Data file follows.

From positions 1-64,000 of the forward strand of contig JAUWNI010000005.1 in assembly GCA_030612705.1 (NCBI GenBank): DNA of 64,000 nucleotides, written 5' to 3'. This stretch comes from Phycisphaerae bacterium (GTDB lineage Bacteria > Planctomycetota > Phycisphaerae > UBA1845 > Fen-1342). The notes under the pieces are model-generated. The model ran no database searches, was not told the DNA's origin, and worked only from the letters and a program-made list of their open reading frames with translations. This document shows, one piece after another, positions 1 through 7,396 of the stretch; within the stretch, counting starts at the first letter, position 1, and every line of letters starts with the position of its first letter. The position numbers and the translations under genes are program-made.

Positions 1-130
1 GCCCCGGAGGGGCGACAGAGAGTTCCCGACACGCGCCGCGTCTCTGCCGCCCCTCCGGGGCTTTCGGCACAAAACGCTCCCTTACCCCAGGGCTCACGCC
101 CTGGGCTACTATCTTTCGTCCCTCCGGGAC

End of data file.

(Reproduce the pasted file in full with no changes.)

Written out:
From positions 1-64,000 of the forward strand of contig JAUWNI010000005.1 in assembly GCA_030612705.1 (NCBI GenBank): DNA of 64,000 nucleotides, written 5' to 3'. This stretch comes from Phycisphaerae bacterium (GTDB lineage Bacteria > Planctomycetota > Phycisphaerae > UBA1845 > Fen-1342). The notes under the pieces are model-generated. The model ran no database searches, was not told the DNA's origin, and worked only from the letters and a program-made list of their open reading frames with translations. This document shows, one piece after another, positions 1 through 7,396 of the stretch; within the stretch, counting starts at the first letter, position 1, and every line of letters starts with the position of its first letter. The position numbers and the translations under genes are program-made.

Positions 1-130
1 GCCCCGGAGGGGCGACAGAGAGTTCCCGACACGCGCCGCGTCTCTGCCGCCCCTCCGGGGCTTTCGGCACAAAACGCTCCCTTACCCCAGGGCTCACGCC
101 CTGGGCTACTATCTTTCGTCCCTCCGGGAC